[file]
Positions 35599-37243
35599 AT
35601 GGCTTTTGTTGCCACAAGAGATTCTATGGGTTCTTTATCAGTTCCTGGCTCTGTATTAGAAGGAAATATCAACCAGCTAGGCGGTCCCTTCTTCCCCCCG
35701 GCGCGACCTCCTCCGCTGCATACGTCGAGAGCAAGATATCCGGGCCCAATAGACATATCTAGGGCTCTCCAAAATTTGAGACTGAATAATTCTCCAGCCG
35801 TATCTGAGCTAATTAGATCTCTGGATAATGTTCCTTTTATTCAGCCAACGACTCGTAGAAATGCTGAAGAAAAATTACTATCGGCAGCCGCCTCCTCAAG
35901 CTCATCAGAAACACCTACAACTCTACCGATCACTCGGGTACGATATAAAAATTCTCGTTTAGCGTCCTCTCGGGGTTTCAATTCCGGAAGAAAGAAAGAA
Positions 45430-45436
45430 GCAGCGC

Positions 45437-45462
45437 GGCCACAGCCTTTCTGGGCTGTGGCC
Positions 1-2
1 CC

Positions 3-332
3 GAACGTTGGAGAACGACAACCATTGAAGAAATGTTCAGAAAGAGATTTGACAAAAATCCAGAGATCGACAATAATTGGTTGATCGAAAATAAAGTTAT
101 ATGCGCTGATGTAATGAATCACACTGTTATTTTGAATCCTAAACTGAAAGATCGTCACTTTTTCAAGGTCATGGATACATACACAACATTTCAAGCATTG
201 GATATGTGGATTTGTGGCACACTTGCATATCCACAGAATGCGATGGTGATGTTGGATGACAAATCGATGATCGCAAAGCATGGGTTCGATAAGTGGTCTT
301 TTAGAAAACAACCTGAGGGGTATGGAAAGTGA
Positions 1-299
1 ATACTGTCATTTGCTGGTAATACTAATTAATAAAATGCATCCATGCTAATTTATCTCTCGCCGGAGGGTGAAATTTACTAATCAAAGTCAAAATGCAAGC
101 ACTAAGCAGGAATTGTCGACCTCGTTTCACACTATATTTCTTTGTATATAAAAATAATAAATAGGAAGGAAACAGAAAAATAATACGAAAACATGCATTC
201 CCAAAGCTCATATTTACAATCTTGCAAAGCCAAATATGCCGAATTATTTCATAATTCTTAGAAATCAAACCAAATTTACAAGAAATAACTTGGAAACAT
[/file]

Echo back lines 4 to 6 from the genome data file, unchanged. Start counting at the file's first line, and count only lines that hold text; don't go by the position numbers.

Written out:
35701 GCGCGACCTCCTCCGCTGCATACGTCGAGAGCAAGATATCCGGGCCCAATAGACATATCTAGGGCTCTCCAAAATTTGAGACTGAATAATTCTCCAGCCG
35801 TATCTGAGCTAATTAGATCTCTGGATAATGTTCCTTTTATTCAGCCAACGACTCGTAGAAATGCTGAAGAAAAATTACTATCGGCAGCCGCCTCCTCAAG
35901 CTCATCAGAAACACCTACAACTCTACCGATCACTCGGGTACGATATAAAAATTCTCGTTTAGCGTCCTCTCGGGGTTTCAATTCCGGAAGAAAGAAAGAA